Travel is a beautiful thing. It helps us to grow, experience other cultures and appreciate our differences. But if we’re not careful, it can be destructive to the environment, ironically destroying the places that we travel so far to see. Learn to adjust your travel habits to minimize your impact so we can preserve our planet for future generations.
One of the biggest myths about travel is that you need to go to the opposite side of the planet in order to have a meaningful experience. We all dream of Bali, but we neglect our own backyard.
Henry David Thoreau, one of America’s great travel writers, spent years traveling the United States on foot garnering deep philosophical insights from his experiences, all without leaving his home county of Concord, Massachusetts. Before you fly, think about where you can hike, bike, canoe or sail. Appreciating what you have nearby makes the occasional distant adventure all that much more rewarding.
Minimize air travel
If you live in Australia and your dream is to travel to Europe, you’re going to have to fly to get there. But you can offset the impact of that trip by skipping all sorts of other flights throughout the year. For example, back home, avoid work trips and telecommute via video conference, instead. That way, you’re saving your air travel for the trips that you really care about.
Once you get to your destination, use buses and trains to get around. Local budget airlines like Ryan Air or Air Asia might be cheaper and faster, but they cause your carbon footprint to soar, not to mention, they usually screw you on excess baggage fees too.
If you can’t avoid flying, consider purchasing a carbon offset, an additional fee on top of your ticket price, which offsets the impact of your flight by funding sustainability projects around the world. The longer the flight, the larger the offset, the more money you donate to cool initiatives like rain forest conservation in the Amazon.
Offsets have been widely criticized as a fig leaf to cover up the larger problem of airplane pollution. And while it’s true that buying offsets won’t fix the problem alone, it’s better than nothing. But they are best used in addition to reducing air travel, not instead of it.
Use green local transport
Once you arrive, use green, local transportation to get around. Just like back home, using cars and taxis instead, set off on two feet. It’s free and healthy, and it’s still the best way to get lost and discover new spots and it is one of the best things to do in Orlando. Same goes with public transport. Give yourself a cheap city tour by jumping on and off a local bus route. If you want a surprise, hop on a metro and get off at a station that sounds cool, and see what’s there.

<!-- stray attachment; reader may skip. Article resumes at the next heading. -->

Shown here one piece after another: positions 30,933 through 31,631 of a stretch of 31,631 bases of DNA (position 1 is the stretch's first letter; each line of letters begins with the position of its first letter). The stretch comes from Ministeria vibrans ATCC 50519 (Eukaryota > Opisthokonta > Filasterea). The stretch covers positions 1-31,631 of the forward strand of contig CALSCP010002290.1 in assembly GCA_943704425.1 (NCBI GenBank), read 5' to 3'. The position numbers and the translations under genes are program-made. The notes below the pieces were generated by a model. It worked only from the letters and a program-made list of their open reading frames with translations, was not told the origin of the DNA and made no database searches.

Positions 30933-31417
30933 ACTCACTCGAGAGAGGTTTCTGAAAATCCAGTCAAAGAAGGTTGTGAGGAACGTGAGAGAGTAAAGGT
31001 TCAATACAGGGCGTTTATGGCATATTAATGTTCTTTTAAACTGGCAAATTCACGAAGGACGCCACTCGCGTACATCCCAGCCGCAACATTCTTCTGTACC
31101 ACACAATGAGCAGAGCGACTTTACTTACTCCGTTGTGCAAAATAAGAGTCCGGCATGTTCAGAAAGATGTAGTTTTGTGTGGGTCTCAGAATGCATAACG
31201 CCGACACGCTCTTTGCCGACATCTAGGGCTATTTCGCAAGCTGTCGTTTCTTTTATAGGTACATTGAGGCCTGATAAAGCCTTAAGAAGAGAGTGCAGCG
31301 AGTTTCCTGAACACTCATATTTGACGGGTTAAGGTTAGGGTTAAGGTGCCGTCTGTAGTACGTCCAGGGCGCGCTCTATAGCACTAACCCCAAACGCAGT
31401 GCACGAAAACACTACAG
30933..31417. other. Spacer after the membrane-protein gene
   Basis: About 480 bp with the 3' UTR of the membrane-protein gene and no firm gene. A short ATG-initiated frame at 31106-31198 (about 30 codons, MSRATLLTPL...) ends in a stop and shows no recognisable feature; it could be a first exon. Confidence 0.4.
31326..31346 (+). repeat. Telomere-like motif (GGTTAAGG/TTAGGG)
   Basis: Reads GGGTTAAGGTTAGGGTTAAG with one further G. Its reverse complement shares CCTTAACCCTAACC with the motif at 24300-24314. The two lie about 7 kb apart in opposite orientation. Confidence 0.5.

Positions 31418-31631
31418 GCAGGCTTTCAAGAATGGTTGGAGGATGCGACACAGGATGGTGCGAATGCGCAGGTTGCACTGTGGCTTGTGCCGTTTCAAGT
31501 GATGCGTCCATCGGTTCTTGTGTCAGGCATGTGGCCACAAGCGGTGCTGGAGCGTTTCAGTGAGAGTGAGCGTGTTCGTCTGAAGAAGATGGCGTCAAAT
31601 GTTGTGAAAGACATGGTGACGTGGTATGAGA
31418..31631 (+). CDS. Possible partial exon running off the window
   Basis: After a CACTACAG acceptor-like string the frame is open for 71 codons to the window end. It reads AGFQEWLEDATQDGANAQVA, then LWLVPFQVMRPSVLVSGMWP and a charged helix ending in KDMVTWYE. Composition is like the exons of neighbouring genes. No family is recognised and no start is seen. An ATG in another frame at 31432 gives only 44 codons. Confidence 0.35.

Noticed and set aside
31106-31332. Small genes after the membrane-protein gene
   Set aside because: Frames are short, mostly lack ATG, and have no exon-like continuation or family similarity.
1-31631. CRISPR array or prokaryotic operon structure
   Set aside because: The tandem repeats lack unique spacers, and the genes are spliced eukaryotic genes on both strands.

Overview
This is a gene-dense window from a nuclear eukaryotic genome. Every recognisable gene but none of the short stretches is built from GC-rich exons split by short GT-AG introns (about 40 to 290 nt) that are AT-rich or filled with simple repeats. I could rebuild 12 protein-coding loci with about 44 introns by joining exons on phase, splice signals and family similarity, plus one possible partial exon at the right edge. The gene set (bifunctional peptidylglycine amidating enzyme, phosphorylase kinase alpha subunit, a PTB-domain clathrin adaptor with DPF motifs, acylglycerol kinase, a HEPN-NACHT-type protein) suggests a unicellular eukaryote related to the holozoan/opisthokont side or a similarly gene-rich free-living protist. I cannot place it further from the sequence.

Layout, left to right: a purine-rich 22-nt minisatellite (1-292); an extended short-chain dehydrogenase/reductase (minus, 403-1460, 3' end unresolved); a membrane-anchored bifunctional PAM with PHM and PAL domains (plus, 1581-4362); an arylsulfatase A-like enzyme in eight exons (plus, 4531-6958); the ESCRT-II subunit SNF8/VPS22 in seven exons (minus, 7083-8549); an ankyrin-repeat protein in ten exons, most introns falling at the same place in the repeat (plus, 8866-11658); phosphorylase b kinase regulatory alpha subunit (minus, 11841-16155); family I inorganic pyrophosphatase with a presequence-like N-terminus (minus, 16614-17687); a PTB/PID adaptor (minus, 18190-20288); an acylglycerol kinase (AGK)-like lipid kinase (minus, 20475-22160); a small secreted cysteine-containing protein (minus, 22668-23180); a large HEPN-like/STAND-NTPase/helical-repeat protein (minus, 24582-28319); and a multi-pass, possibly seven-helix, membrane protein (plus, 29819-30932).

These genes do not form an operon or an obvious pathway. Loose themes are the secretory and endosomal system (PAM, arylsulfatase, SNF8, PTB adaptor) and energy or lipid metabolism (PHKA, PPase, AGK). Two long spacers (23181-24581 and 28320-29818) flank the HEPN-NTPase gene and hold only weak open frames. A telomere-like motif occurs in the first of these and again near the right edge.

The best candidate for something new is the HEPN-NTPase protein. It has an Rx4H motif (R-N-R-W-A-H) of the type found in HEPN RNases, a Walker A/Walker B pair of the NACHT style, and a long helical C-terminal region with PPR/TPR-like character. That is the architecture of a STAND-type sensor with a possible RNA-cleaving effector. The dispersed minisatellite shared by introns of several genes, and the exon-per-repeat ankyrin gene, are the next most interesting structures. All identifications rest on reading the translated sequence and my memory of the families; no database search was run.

Of course, the bicycle remains the most efficient form of transportation. And most major cities around the world now have municipal grab and go bike systems. A lot like Madrid even have electrical bike systems allowing you to cover even more distances efficiently and cheaply. In Los Angeles got the new startup, electric scooters that are so fun to ride.
Perhaps the best overall method is to practice “slow travel.” Just as “slow food” counters the ills of fast food, slow travel practices sustainability by doing less on each trip. For example, if you’re planning a two week trip to Europe, instead of flying from here to there, trying to do as much as possible in as little time as you have, pick one place, maybe two. Rent a house, explore it on foot and try to make a meaningful connection with the local community. This is the essence of slow travel.
If you do want to cover some distance, do it by bike, train, horse, sailing, or walking, the original form of travel and definitely the healthiest. Walking Spain’s Camino de Santiago is definitely one of the best slow travel experiences out there, not to mention one of the cheapest.
One of the most overlooked tips is to simply pack light. Bringing one bag instead of two might not seem like that big of a difference, but all those extra bags add up and burn a lot more jet fuel. Imagine if each one of us had to pack an extra 25-kilo bag, that’s so much fuel wasted.
It’s not just how much you pack, it’s what you pack. Specifically, pack reusable items and avoid using single-use plastic items like straws and water bottles which don’t decompose and eventually end up in our oceans like the Great Pacific Garbage Patch. Start with a reusable plastic water bottle that you can fill up at fountains and restaurants and save on average 167 plastic bottles per year. If you’re traveling in countries with unsafe drinking water, bring a Steri pen and purify that water instantly.